DHL Survey Reveals the Future of Packaging

By Edson Perin

The logistics company's study cites smart packaging, based on the Internet of Packaging concept, as one of the three current priorities of businesses.

A recent study published by DHL, a German company in the international logistics and express courier sector, discusses the future of packaging to meet the new demands of companies, consumers and the environment. According to the study, 90 percent of businesses consider it necessary—and a significant portion are already acting on this—to rethink packaging in order to adapt packages to the new needs and innovations of their specific industries, and to take into account logistics operations.

The study addresses such topics as packaging optimization, automation, materials sustainability, reuse and reverse logistics, and the Internet of Packaging (IoP) for smart packaging. "The growing use of technologies in logistics applications leads to an obvious question," the study notes: "When will each package be connected or be smart?" In the survey with DHL's customers, the implementation of smart packaging solutions was one of the three main priorities of interviewees.

These days, the most advanced tags—such as those that detect position, temperature, shock and humidity—are still being used only for high-value shipments. But the cost of this technology is falling rapidly. The average price of a sensor has decreased by more than two-thirds since 2004. In the coming years, cheaper hardware, improvements in battery life and more efficient communication features will extend the range of economically viable applications to include a wider range of shipment types.

The price of IoP technologies will need to drop significantly further, according to the study, before they will approach universal application levels, but the most advanced technologies offer a glimpse of future possibilities. Smart labels, such as Faubel's electronic paper display, are already a viable alternative to paper-based labels for the reusable crates and containers used in pharmaceutical supply chains. Smart tags are more than a labor-saving device for senders, the study explains, because they can be configured to be dynamically updated during logistics processes, to display the next destination in the supply chain, for example, and to record events detected by sensors, such as physical shocks and temperature variations.

DHL Trend Research, which created the study, reports that Finnish company Logmore produces a data logger on packaging with an integrated electronic ink display. The display generates a QR code from a dot matrix that changes at regular intervals as the sensor records new information. This can be verified by users with a smartphone so they can quickly access a report regarding the conditions of a package in transit.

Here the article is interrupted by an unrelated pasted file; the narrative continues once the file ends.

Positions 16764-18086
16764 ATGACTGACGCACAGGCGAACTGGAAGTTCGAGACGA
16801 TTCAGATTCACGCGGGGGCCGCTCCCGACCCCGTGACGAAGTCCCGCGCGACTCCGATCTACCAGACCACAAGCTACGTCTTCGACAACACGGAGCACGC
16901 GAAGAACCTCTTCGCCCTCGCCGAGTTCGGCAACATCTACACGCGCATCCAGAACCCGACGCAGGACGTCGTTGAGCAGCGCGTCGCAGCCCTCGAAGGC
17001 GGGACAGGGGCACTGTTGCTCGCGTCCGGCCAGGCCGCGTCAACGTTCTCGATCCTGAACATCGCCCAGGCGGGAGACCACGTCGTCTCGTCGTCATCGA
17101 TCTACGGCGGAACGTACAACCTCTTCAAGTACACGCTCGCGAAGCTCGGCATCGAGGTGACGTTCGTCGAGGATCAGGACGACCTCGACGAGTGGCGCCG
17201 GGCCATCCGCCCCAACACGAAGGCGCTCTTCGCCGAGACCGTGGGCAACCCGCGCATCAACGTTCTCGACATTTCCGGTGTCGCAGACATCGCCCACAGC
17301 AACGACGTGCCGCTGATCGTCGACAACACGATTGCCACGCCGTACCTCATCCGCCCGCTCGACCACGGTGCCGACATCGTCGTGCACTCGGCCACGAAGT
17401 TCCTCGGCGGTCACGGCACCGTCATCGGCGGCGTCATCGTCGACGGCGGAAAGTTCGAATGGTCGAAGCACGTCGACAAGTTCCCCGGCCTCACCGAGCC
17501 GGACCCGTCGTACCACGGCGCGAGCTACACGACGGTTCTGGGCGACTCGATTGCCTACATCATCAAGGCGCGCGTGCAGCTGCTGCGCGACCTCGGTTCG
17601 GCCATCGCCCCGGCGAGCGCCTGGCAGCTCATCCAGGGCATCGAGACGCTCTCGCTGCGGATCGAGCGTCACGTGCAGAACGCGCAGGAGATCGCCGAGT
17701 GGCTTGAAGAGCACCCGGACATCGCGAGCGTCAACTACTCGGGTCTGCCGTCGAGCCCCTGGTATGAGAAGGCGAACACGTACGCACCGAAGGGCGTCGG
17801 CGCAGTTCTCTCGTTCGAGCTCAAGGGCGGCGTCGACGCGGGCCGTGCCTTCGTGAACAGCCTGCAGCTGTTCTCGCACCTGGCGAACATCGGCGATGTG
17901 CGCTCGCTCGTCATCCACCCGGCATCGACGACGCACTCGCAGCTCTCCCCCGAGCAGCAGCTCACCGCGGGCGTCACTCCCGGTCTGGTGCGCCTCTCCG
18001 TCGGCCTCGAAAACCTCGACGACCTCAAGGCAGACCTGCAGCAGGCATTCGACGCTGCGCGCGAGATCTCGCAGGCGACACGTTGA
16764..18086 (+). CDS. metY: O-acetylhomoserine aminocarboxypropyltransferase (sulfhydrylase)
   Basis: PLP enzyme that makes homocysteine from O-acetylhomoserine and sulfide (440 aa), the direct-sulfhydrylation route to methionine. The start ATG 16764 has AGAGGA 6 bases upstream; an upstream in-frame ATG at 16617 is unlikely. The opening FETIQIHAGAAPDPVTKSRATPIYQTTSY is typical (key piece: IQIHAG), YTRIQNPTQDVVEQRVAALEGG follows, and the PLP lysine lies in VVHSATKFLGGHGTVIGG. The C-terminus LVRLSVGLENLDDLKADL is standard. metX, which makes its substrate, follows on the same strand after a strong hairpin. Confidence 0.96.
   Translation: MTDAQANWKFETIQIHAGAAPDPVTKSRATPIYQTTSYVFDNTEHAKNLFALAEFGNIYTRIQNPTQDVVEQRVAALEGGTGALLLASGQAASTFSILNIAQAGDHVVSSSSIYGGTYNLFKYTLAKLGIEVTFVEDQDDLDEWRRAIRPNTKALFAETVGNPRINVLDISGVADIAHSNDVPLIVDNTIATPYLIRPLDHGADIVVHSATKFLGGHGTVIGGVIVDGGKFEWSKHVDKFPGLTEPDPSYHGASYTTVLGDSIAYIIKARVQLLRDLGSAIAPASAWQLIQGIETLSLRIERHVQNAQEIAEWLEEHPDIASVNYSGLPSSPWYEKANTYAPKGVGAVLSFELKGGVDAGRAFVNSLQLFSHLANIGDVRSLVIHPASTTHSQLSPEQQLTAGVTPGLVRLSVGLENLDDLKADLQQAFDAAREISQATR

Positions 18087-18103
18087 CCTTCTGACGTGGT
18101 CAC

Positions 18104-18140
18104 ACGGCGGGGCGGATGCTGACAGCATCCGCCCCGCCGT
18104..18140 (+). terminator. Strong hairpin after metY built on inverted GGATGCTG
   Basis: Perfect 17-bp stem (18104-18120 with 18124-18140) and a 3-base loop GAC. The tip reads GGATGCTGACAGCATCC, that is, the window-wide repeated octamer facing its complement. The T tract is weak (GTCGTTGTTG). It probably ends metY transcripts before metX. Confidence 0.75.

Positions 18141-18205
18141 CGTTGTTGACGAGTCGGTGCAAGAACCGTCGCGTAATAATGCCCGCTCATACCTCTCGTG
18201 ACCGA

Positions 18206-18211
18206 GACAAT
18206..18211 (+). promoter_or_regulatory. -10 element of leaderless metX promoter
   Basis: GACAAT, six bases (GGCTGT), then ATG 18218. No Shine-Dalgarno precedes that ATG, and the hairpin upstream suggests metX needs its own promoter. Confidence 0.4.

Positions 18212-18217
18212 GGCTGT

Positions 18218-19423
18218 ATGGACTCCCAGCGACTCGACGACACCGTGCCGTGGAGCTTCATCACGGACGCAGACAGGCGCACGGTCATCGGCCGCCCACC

Smart tags are also moving into the consumer space. German company Inuru, for example, produces self-illuminating labels that use organic light-emitting diode (OLED) technology. The tags light up or are animated when activated by touch, movement or proximity sensors. Most parts of the system, including the screen and battery, are manufactured using an inkjet printing process.

Advances in wireless communication technologies allow smart tags to communicate from virtually any point throughout an order's journey. Low-power wide-area network (LPWAN) technologies can send and receive data over distances of 10 kilometers or more. They are also designed to operate in environments that present difficulties for other radio systems, such as indoor and underground locations.

Tags like those made by Odyn are designed to take advantage of existing public Wi-Fi hotspots, the study indicates. These technologies provide a low-cost mechanism for tags to communicate relevant events in real time. If a package is dropped, damaged or tampered with, for instance, a tag may transmit a warning, allowing the item to be checked or replaced in the supply chain before an end customer is disturbed.

To further reduce the cost of smart packaging systems, work is currently under way to eliminate an expensive component: the battery. Removing a battery from a label allows it to be reduced and extends its life, which is useful for returnable packaging applications. Battery-free Bluetooth chips from vendors like Wiliot are designed to collect energy from electromagnetic radiation in the environment. Other systems generate energy from the movement of the packaging in transit or from user actions, such as opening a specially designed seal.

DHL researchers Matthias Heutger, the company's senior VP of commercial innovation, and Markus Kueckelhaus, its VP of innovation and trend research, conclude in the study that the increased speed, scale and complexity of modern technologies and logistical processes—especially those driven by the growth of e-commerce and omnichannel retailing—are opening up new opportunities for increasingly smart and active packaging.